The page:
We had some Big Eyes prints in our house,
probably Green Stamp redemptions.
A beagle puppy against a red brick wall,
crusts of bread on the hard ground beneath him,
on the right the diamond grid of a fence.
The rope around his neck was snapped,
so having broken free, he'd been impounded.
The outsize eyes looked up in a mix
of insolence and contrition.
It was in the boys' room, and I wonder if,
when they were grounded there, it spoke to them.
In my room, the pink room, a yellow cat,
plaintive and stuck in a corner (also red brick),
neck a long vase, the bouquet of its head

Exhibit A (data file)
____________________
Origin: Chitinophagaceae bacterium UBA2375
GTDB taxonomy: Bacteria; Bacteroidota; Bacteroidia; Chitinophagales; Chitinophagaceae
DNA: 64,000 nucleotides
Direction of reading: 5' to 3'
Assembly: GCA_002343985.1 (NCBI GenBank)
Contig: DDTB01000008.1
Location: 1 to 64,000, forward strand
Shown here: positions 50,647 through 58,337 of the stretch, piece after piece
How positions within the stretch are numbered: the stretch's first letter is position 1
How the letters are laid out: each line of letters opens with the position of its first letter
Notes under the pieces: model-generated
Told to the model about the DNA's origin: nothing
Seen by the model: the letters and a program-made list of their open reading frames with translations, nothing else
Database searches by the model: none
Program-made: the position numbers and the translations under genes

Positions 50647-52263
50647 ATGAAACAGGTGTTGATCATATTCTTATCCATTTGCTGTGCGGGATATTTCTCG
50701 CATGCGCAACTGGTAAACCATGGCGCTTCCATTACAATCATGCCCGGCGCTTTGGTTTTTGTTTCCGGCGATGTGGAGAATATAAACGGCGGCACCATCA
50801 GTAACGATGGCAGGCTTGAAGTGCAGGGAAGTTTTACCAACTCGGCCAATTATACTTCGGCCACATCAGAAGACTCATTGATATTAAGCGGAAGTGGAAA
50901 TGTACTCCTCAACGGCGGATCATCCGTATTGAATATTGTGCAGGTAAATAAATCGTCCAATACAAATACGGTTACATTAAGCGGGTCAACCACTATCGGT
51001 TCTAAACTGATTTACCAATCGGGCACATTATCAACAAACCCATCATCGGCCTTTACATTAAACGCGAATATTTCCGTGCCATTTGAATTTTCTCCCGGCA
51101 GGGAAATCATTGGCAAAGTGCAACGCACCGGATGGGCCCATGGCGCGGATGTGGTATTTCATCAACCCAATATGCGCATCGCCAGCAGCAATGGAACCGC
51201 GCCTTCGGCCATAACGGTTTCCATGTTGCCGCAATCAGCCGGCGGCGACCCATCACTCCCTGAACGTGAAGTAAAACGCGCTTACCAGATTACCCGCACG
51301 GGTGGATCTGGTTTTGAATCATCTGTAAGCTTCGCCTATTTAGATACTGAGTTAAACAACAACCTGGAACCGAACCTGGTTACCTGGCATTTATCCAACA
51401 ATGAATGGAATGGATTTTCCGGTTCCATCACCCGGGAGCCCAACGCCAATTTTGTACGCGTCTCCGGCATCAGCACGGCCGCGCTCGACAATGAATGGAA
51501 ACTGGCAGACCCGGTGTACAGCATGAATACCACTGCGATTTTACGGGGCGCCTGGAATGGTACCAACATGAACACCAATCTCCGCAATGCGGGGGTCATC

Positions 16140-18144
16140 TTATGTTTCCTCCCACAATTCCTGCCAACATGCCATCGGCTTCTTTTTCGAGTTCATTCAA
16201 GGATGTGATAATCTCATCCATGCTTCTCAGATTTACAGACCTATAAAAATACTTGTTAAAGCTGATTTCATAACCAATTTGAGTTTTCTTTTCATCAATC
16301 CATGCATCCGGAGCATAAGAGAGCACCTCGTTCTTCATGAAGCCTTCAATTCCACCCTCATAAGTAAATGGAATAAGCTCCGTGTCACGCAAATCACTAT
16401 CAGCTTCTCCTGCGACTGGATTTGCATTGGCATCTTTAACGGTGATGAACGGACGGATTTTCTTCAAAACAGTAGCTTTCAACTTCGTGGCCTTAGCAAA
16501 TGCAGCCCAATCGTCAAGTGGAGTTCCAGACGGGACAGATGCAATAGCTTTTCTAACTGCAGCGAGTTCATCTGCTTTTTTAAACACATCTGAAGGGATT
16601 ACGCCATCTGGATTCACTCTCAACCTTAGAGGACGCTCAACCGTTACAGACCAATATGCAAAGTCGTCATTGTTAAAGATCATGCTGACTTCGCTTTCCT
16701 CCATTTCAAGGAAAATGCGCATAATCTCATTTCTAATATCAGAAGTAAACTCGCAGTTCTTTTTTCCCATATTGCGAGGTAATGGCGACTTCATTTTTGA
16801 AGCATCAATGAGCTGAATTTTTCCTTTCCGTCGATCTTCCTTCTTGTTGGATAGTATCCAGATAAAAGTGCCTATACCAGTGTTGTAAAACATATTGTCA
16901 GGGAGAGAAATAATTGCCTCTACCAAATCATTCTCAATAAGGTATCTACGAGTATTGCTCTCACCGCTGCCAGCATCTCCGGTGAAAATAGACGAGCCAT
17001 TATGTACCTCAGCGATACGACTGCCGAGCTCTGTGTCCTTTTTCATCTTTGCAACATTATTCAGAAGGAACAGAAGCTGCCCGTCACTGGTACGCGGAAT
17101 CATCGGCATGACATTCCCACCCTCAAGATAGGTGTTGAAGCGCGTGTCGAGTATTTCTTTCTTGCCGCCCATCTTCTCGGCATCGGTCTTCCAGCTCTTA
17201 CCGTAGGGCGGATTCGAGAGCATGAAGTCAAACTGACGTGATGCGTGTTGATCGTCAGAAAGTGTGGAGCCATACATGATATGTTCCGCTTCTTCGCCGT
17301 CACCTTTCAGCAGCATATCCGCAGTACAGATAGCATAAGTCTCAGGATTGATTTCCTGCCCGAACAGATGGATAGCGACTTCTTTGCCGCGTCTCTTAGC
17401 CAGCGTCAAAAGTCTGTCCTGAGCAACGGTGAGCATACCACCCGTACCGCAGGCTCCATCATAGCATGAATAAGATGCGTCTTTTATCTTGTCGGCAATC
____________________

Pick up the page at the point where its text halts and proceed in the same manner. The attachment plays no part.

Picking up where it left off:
sprouting two lime-sized eyes.
Its tail curved around its front paw.
Cats were female, dogs were male—
the unwritten assumption in our house.
I had big eyes, but not as big as these,
with their manhole pupils. It was the seventies.
One night I came home late
from some extracurricular activity,
and my father inspected my pupils.
He shone light in my eyes,
but I wasn't high, had never been high.
It was just another one of his efforts to read me.
There were pages and pages of me for the taking,
but he wanted to read his own story. After all,
we were surrounded by pot-smoking teens.
He was a cop,
and saw a lot.
The cat was exceedingly scrawny,
those pupils a woeful well of acceptance.
Of course, I felt put upon and misunderstood.
One wall of the corner was in shadow,
the other bright. No collar on its neck, no broken leash.
The dog was a textbook bad boy, the cat a classic stray.